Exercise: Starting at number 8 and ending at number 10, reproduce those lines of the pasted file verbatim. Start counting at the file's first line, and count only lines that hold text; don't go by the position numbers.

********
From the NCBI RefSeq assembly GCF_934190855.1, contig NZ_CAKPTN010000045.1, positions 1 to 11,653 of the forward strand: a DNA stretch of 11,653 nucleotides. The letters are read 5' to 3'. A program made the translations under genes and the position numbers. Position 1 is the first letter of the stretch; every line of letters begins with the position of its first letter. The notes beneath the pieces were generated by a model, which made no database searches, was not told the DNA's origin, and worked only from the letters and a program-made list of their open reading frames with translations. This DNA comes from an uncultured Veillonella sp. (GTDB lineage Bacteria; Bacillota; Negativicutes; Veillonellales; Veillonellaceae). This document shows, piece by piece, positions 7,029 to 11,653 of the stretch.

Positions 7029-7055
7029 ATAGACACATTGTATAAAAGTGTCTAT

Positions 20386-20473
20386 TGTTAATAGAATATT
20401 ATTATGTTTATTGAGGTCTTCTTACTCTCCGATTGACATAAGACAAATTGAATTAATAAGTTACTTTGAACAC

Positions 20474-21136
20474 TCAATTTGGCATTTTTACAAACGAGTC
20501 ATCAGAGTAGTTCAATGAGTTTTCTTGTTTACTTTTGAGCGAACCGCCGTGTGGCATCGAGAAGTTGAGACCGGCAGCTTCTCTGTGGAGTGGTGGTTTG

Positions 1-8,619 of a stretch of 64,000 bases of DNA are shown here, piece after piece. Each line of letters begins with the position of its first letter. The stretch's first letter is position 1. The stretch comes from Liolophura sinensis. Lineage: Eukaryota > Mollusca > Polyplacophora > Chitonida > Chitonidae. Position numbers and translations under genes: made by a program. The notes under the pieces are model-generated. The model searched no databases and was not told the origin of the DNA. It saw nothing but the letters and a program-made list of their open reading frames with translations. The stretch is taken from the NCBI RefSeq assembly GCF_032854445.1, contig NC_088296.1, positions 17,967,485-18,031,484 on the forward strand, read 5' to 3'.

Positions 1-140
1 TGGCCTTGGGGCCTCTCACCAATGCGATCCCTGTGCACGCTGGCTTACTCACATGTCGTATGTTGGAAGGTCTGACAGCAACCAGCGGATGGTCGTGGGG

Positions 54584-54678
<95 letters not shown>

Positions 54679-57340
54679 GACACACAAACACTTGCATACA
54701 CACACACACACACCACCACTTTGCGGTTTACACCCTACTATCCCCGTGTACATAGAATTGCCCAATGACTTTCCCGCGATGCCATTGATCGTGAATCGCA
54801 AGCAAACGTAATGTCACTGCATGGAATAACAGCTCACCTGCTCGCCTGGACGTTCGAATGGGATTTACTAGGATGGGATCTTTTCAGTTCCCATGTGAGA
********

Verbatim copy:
20474 TCAATTTGGCATTTTTACAAACGAGTC
20501 ATCAGAGTAGTTCAATGAGTTTTCTTGTTTACTTTTGAGCGAACCGCCGTGTGGCATCGAGAAGTTGAGACCGGCAGCTTCTCTGTGGAGTGGTGGTTTG

Positions 1-8,619 of a stretch of 64,000 bases of DNA are shown here, piece after piece. Each line of letters begins with the position of its first letter. The stretch's first letter is position 1. The stretch comes from Liolophura sinensis. Lineage: Eukaryota > Mollusca > Polyplacophora > Chitonida > Chitonidae. Position numbers and translations under genes: made by a program. The notes under the pieces are model-generated. The model searched no databases and was not told the origin of the DNA. It saw nothing but the letters and a program-made list of their open reading frames with translations. The stretch is taken from the NCBI RefSeq assembly GCF_032854445.1, contig NC_088296.1, positions 17,967,485-18,031,484 on the forward strand, read 5' to 3'.